A Chinese man with the nickname “Ma” was arrested. The news wiped out $26 billion of Alibaba stock

Alibaba, the Chinese e-commerce giant Ma co-founded, saw its Hong Kong-listed shares drop 9.4% on Tuesday after Chinese state media reported that an individual named “Ma” in Hangzhou – where Alibaba is headquartered – had been arrested. For reasons of national security.

According to China’s state broadcaster CCTV, the suspect was placed under “compulsory measures” on April 25 on suspicion of “collusion with hostile anti-China forces abroad” for “inciting separatism” and “inciting the undermining of state power.”

The one-sentence report, which was quickly picked up by other state media and alerted across Chinese news platforms, sparked panic selling in Hong Kong, wiping out an estimated $26 billion from Alibaba’s market value in a matter of minutes. .

Amidst the frenzy, Hu Shijin, former editor-in-chief of the state-owned national newspaper Global Times, rushed to Shows On China’s Twitter-like Weibo, the report was misleading because the suspect’s name in question consisted of three letters. Jack Ma’s Chinese name, Ma Yun, has only two letters. (CCTV later quietly updated its original report to match Hu’s assessment.)

To further dispel concerns, the Global Times reported that the accused man was born in 1985 in Wenzhou (while Jack Ma was born in 1964 in Hangzhou) and worked as a director of hardware research and development at an information technology company.

The clarifications led to a rebound, with Alibaba recovering most of its losses by the end of the day.

The market reaction is the latest sign of how nervous investors are in China’s beleaguered technology sector, which has been the target of the Chinese government’s tough regulatory crackdown since late 2020.

Despite recent signals from the Chinese government, it is preparing to back down from the campaign due to the economic impact, primarily Reported by The Wall Street JournalThe market frenzy on Tuesday indicates that investor confidence remains shaken.

“I thought this was a strange episode,” said Victor Shih, a professor of political science at the University of California, San Diego. “Whether it’s some kind of warning for the tech sector as a whole, or maybe Jack Ma personally. Who knows? But it surely has been proven that the government doesn’t even have to arrest a top tech executive to erase tens of billions of dollars from the company’s market valuation. You just need to post some kind of information.”

See also  The Bank of Japan leaves interest rates unchanged and maintains an ultra-loose monetary policy

“This is very powerful. And certainly what happened yesterday was a clear demonstration of that power, whether it was delivered or not.”

But the fact that investors were so quick to believe that Jack Ma, once a prominent Chinese billionaire, would go against state security authorities reveals something of the political reality in which many of China’s top businessmen now live.

“It doesn’t really matter if it’s really him. The important thing is: A lot of people think it’s him, a lot of people expect it to be him, and now that’s interesting,” he said. popular comment On Weibo, which attracted 57,000 likes.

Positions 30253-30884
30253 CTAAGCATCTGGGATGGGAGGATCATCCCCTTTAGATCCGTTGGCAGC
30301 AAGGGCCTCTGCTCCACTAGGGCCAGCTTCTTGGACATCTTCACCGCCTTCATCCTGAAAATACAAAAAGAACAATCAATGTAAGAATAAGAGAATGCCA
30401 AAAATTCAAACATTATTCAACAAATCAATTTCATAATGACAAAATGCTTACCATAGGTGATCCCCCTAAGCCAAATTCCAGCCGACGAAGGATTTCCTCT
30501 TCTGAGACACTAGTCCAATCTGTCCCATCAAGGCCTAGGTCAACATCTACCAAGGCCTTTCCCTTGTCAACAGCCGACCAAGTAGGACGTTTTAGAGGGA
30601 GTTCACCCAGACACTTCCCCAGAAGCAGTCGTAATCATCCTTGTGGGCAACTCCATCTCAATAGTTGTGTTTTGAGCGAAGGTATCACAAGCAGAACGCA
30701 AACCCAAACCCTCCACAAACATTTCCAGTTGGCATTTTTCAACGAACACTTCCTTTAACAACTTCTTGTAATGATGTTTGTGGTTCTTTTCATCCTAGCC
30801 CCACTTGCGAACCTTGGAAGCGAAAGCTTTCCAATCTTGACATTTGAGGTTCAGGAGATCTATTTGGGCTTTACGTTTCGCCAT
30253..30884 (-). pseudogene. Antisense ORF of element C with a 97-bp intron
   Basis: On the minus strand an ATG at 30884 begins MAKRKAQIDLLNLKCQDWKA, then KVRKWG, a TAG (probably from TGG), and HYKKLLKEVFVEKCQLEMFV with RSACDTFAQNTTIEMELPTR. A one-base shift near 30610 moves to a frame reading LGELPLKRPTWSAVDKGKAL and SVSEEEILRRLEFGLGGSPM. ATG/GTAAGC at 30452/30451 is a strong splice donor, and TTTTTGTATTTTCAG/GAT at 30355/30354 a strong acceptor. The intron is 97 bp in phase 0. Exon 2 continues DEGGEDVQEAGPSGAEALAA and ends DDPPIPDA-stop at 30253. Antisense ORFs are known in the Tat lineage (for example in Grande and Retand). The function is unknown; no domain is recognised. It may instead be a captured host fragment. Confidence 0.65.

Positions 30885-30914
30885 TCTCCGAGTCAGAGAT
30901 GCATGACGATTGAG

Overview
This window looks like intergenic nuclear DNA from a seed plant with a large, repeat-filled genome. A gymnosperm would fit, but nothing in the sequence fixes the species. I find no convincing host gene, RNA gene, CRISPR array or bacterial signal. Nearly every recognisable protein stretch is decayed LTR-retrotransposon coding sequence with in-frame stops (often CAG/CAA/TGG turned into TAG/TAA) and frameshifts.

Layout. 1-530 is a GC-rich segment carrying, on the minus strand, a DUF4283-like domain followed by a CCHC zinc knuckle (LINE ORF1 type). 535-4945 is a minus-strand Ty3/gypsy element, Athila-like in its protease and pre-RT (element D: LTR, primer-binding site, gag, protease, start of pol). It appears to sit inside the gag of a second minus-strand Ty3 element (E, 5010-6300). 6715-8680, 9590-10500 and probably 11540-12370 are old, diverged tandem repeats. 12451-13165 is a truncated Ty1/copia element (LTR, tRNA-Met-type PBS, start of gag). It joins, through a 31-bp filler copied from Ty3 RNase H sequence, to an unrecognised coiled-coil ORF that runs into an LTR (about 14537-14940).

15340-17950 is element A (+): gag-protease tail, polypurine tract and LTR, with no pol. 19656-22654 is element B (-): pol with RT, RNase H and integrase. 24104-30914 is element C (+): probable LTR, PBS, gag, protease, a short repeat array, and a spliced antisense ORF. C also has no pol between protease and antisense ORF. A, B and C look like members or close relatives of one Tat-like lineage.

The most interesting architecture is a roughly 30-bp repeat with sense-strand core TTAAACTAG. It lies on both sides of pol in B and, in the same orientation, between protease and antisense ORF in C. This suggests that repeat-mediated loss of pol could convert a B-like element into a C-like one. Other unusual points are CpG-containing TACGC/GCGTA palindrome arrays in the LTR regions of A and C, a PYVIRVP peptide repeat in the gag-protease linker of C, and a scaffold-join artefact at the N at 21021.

The shift in public sentiment against Ma is almost as spectacular as a story from poverty to riches. Until nearly three years ago, the English teacher-turned-billionaire was widely worshiped for his charisma, outspokenness, and artificial success. (He was even called “Papa Ma” by some fans.)

But as tech companies like Alibaba expand their business empires, they have become a target of growing frustration and resentment among young Chinese workers who are tired of grueling long working hours, high pressure and stagnant wages. (Jack Ma Authentication China’s so-called “996” work culture, which means working from 9 a.m. to 9 p.m. six days a week, drew heavy criticism in 2019.)

With tech giants falling into the crosshairs of the Chinese government, “bad capitalists” have increasingly been blamed for many social ills, from fierce competition and skyrocketing property prices to a lack of social mobility.

“In just a few years, ‘Daddy Ma’ has been labeled in public opinion as a ‘corrupt capitalist’, and many people are looking forward to Ma’s downfall,” said Xiang Dongliang, a blogger, Books on WeChat.

“But the question is, will the overthrow of the capitalists and the expulsion of (the so-called) foreign forces improve everyone’s life?”

See also  US Treasury yields rise, Wall Street falls as interest rates rise, and China looms large

Jack Ma has mostly faded from public life and stayed out of the public eye since regulators suspended Ant Group’s US stock offering in late 2020. Once among the most outspoken in China, he posted nothing on Weibo, where he was He has nearly 25 million followers since October 2020.

for him Last post on Weiboabout a meeting with about 100 school principals to discuss the future of education in China, was flooded with critical comments.

“I wouldn’t be surprised if Old Ma gets imprisoned one day,” the top comment said. “You’re just a capitalist! Don’t pretend to be a good person!” shouted another comment.

Jack Ma remained silent throughout Tuesday, as rumors spread against him on the Chinese internet. Hashtags about the suspect’s detention and surname Ma were among the most trending topics on Weibo, attracting hundreds of millions of views.

He only has silence, which is a ‘special way of being,'” Zhang Feng, columnist, books In a widely shared WeChat article after the incident.

“This kind of silence is of profound importance. For a public figure, his speech in itself is an ‘extension’ of his being. When a person ceases to speak, even though he is still alive, he is still doing things, at least part of it.” “disappear”.

Leave a Reply

Your email address will not be published. Required fields are marked *